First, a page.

Rachika Nayar was inspired by the diverse communities she’s moved through as an Indian-American trans person on Our Hands Against The Dusk, whether playing in DIY bands, reconnecting with her family history, or coming into her trans femininity. The point seems to be it’s not one discrete facet traced, but the strands and stories that fold into each other to make an individual. That process is embodied in these compositions, as chords and melodies overlap, evolve and weave through time. This is also a guitar-led album that manages to do something new with the instrument. Though occasionally augmented with electronics, piano and vocals, six strings are the anchor of this release, digitally processed and warped into shimmering swarms, smudged into soft clouds, or allowed to play out unadorned with tingling clarity. There was an interview with Low after they released Double Negative, where they said if you took away all the effects that defined that album, the songs would still work played on acoustic guitar. I feel the same applies to Nayar’s compositions here, through all the wonderful textures, there’s an essence that doesn’t need to be explained, it can just be felt.

VLK – Nun Darme Stu Turmiento

(Strategic Tape Reserve)

The story goes that as a teenager VLK worked as a busboy in an Italian restaurant in New Jersey. For customers, the place was soundtracked by a 5 CD changer loaded with crooner classics and operetta arias, while the kitchen was tuned into New York’s premier late-90s dance pop radio station, WKTU. Nun Darme Stu Turmiento is VLK’s attempt to recreate that sound world, using samples taken from those 5 CDs, as well as his own electronic productions. The result is something akin to Luc Ferrari’s Music Promenade, had he worked in the service sector rather than travelling European cities. That’s to say, this a gloriously bonkers, jumble of sounds conveying more than ambience. The abrupt cuts capture the hustle familiar to anyone who’s worked in customer service, rushing back and forth between rooms and soundtracks. Operettas warp into bouncing synth pop, locked grooves into melodramatic earworms. At points it’s frantic, at others strangely serene. Mostly, it’s a playful rumination on just how much colour can be found in something as seemingly mundane as your own employment history.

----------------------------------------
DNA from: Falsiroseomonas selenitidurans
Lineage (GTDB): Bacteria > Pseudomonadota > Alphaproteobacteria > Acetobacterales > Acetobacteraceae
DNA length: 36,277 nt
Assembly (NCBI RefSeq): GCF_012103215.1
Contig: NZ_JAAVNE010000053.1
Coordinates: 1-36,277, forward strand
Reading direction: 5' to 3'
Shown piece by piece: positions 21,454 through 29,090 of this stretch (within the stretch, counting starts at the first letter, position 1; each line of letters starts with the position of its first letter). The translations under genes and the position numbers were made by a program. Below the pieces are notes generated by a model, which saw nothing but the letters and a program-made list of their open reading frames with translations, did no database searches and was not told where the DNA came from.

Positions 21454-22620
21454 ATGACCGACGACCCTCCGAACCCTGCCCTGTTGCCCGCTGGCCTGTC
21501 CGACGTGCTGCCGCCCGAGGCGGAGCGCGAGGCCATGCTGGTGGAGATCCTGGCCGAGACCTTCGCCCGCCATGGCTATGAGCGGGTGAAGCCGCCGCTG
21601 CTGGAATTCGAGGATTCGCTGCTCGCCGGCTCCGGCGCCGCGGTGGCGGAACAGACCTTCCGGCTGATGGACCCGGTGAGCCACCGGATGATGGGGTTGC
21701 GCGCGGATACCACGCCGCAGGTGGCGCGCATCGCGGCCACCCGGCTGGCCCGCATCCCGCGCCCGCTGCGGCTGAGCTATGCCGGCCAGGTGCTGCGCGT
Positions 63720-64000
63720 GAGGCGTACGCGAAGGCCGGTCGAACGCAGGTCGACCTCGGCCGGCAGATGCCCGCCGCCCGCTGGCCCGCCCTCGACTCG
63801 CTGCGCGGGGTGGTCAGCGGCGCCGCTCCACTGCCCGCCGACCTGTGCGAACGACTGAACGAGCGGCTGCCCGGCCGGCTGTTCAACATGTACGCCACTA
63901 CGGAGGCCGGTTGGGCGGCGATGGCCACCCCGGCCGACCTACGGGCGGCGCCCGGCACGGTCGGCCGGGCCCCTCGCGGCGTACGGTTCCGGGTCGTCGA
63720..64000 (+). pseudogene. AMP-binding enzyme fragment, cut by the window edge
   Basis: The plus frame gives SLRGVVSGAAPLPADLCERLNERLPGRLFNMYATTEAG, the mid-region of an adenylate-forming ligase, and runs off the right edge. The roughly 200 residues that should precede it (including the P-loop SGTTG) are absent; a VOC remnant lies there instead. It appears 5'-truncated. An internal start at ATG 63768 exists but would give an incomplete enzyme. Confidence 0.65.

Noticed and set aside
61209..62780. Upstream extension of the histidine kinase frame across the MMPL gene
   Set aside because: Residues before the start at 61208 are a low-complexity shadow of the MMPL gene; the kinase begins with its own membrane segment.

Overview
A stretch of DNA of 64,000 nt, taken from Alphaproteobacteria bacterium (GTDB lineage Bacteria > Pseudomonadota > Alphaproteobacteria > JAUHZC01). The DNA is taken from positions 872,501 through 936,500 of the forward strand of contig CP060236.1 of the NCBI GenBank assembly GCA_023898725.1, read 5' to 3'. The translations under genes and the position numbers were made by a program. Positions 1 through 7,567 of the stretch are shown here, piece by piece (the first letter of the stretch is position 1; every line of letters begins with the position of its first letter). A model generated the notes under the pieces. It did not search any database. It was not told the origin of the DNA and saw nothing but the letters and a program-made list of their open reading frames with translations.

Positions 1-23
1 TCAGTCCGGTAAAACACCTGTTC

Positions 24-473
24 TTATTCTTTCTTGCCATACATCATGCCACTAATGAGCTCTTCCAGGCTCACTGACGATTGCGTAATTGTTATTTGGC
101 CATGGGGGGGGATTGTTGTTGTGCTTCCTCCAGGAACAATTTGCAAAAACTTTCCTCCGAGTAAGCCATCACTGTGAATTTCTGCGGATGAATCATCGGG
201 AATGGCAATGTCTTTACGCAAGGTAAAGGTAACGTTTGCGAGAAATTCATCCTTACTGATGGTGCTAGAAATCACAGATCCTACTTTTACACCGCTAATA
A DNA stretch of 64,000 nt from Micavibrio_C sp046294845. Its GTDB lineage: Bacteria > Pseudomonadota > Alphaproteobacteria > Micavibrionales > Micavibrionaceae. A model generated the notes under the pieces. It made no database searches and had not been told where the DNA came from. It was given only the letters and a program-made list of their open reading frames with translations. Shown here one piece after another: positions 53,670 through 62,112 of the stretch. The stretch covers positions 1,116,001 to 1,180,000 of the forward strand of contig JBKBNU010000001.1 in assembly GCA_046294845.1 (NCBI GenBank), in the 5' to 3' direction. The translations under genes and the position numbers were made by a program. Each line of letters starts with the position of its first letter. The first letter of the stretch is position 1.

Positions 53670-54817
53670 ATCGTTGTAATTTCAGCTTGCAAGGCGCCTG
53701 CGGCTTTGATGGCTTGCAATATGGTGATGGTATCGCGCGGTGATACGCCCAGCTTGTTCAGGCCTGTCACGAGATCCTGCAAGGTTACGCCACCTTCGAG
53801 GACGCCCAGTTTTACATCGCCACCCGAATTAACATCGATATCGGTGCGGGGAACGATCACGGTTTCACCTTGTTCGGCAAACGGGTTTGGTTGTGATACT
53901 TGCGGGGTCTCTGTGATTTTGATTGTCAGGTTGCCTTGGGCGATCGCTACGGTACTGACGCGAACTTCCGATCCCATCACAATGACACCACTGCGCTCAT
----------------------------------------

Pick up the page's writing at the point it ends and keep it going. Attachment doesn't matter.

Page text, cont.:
Yerba Mansa – Five Years

(Box Records)

There’s wonderful elasticity to the free rock squall of Yerba Mansa on Five Years, the band pinging back and forth from flailing meltdowns into surprisingly solid, meditative grooves. The two sides of this tape were recorded back in 2014, and see the usual guitar/drums duo of Andrew Cheetham and Edwin Stevens powering up to a trio with the addition of Dan Bridgwood-Hill on violin. Side A is a live session recorded at London’s Café Oto, while the flip is a studio session from around the same time, some overdubs added to both in the intervening six years.

‘The Crawl & Oto Redux’ shifts between noise rock contortions and something like a Tuareg riff, before eventually settling on the precipice between the two. ‘Return of Buckethead’ is basically a non-stop burst of entropy defying catharsis. Closer ‘Jesus Christ Motorbike II’ meanwhile, sounds like a royally agitated Dirty Three thanks to Bridgwood-Hill’s haggard violin. The whole thing burns with a viscerality that at its height seems to jump out into the listener, a fiery contact high that makes this tape so addictive.